Kenya has made great strides in the UAV sector that will ensure it’s not left behind by the drone technology benefits the rest world already enjoying. Neighbouring countries in East Africa where Tanzania and Rwanda have notably had tremendous progress in use and promotion of UAVs. Tanzania Flying Labs (TFL) and ZipLine in Rwanda are involved in life saving projects ranging from disaster response and management, UAV training, mapping to delivery of light weight critical medical supplies during emergencies.
Kenya Flying Labs (KFL), an affiliate of the WeRobotics Flying Labs network is gearing up for major operations especially around humanitarian action in the country, currently working to build partnerships and setup base. KFL is keen to integrate, support and promote the use of drones for humanitarian good. We are in the process of acquiring appropriate licences from the Kenyan Civil Aviation Authority to import and operate various types of drones aimed at saving and improving lives in the country. Some of the work we are already gearing up for include, mapping of forests in the country to produce new data that will help improve forestry in the country, building capacity of forest rangers to use drones for surveillance of forests to manage illegal activities inside forests, light cargo deliveries of medical supplies during emergencies in partnership with organizations such as Kenya Red Cross and capacity support (training) of organizations and individuals keen on using the drone technology improve their work in various sectors such as Agriculture, Health and Environment.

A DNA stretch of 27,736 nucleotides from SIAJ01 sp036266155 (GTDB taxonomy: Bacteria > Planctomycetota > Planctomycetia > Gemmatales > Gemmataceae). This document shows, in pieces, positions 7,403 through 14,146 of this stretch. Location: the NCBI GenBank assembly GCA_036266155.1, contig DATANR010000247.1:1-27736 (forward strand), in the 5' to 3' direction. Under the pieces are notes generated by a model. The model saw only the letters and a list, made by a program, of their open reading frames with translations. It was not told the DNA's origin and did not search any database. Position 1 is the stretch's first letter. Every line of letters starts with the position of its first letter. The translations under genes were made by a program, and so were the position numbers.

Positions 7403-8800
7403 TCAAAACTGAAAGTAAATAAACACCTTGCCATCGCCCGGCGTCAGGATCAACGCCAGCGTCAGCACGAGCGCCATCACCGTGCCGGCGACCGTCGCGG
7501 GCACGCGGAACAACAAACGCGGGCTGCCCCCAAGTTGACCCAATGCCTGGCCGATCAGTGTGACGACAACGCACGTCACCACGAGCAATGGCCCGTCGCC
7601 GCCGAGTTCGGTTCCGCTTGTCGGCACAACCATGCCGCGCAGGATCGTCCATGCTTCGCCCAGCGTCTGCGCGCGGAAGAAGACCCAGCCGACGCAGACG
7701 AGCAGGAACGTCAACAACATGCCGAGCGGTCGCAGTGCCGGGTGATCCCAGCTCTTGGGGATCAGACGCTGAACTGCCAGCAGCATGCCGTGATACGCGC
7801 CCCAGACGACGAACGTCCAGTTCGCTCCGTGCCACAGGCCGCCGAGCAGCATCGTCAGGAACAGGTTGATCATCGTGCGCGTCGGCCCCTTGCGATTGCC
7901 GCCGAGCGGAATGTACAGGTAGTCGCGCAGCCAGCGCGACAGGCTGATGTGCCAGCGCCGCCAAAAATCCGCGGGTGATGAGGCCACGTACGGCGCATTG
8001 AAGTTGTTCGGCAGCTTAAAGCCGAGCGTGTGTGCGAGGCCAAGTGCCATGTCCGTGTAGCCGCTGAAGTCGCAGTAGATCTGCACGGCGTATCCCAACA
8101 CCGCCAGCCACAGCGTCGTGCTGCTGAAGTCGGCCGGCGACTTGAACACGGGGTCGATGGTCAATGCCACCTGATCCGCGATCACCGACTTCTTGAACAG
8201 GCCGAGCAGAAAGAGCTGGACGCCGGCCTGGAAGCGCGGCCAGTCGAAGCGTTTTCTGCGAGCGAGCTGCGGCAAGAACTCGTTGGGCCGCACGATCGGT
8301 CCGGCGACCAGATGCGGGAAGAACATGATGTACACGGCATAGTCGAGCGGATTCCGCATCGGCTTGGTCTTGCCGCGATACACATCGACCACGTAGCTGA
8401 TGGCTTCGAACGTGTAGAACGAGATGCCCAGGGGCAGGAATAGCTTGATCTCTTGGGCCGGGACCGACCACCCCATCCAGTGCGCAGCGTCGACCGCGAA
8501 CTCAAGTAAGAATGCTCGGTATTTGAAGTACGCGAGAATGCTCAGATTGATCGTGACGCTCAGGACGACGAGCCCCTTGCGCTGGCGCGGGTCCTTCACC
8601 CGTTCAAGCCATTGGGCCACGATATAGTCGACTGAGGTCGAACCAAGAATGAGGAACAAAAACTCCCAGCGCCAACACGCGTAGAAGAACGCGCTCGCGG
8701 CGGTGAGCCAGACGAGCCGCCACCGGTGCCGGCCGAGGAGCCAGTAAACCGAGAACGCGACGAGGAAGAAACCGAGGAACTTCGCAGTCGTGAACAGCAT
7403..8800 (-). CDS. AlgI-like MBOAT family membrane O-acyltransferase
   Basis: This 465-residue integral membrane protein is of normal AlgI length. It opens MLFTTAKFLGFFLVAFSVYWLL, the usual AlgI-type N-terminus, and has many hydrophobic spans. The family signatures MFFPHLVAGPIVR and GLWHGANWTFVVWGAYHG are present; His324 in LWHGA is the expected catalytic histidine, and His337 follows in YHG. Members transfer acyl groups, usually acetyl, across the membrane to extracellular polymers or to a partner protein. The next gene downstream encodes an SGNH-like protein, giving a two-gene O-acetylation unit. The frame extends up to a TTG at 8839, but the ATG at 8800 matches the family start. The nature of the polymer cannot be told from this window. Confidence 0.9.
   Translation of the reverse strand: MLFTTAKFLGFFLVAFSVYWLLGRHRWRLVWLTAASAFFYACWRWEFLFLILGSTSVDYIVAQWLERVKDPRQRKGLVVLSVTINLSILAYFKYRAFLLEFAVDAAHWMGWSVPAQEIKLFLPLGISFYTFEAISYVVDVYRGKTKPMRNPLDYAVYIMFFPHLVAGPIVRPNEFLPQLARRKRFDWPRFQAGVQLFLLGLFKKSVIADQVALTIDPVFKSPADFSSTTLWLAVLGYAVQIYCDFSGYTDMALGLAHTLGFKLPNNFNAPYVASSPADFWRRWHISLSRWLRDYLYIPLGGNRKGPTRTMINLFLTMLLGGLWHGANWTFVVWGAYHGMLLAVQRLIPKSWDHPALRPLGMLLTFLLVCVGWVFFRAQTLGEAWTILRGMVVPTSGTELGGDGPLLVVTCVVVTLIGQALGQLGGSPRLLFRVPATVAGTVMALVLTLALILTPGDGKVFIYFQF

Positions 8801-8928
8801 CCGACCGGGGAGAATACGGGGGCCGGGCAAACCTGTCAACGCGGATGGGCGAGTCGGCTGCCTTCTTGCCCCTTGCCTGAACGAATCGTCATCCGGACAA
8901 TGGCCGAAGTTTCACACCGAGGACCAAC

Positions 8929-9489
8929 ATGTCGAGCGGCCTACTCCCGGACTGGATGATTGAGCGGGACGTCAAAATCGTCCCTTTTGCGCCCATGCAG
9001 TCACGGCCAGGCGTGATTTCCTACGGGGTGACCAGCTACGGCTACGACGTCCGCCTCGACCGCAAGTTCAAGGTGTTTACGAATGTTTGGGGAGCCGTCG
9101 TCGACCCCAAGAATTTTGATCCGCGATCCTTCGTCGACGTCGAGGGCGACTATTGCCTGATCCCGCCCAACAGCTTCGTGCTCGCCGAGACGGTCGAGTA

Kenya Flying Labs is starting operations at a time when Kenya Civil Aviation Authority has released the Remotely Piloted Aerial Systems (RPAS) regulations that will ensure the sector is regulated and conforms to the law. This has been the best news for us and other drone operators in Kenya. There however have been several concerns around the regulation, most notable being the cost to operate drones once brought in the country. KCAA however, maintains that these shortcomings of the new law were expected this being a new industry but will be revised to enable more friendly regulations that will be at the forefront of promoting the UAV industry. Recently at a workshop organised by UNFPA Somalia at the UN Headquarters in Nairobi, KCAA officials who participated indicated that the regulations will indeed undergo amendments to help nature and grow the sector, rather than pull it down.
Use of drones for humanitarian good do not feature in the regulations as of now, however it has come to the regulators realization that it needs to be considered owing to the direct benefits that UAVs have on humanitarian support. Currently there are three categories of drone users outlined by the regulator, these include; recreation, private and commercial. All three categories have specific regulations that apply to them. The Kenya Civil Aviation Authority has made it mandatory for anyone who owns a drone in Kenya to register it with them within six months.
KFL has plans to offer drone services angled towards humanitarian action, these will be mainly services that respond to issues like floods disaster mitigation, town/city planning, health in terms of drone cargo deliveries of medical supplies and environmental targeting projects that help conserve the environment. One of the exiting projects we are currently discussing is to help map out forests in Kenya to help Kenya Forest Services come up with new data on forests. Such data will include actual sizes of forests, illegal activities such as logging and farming within the forests, capacity support to forest rangers to be able to monitor and manage forests using UAVs among other benefits.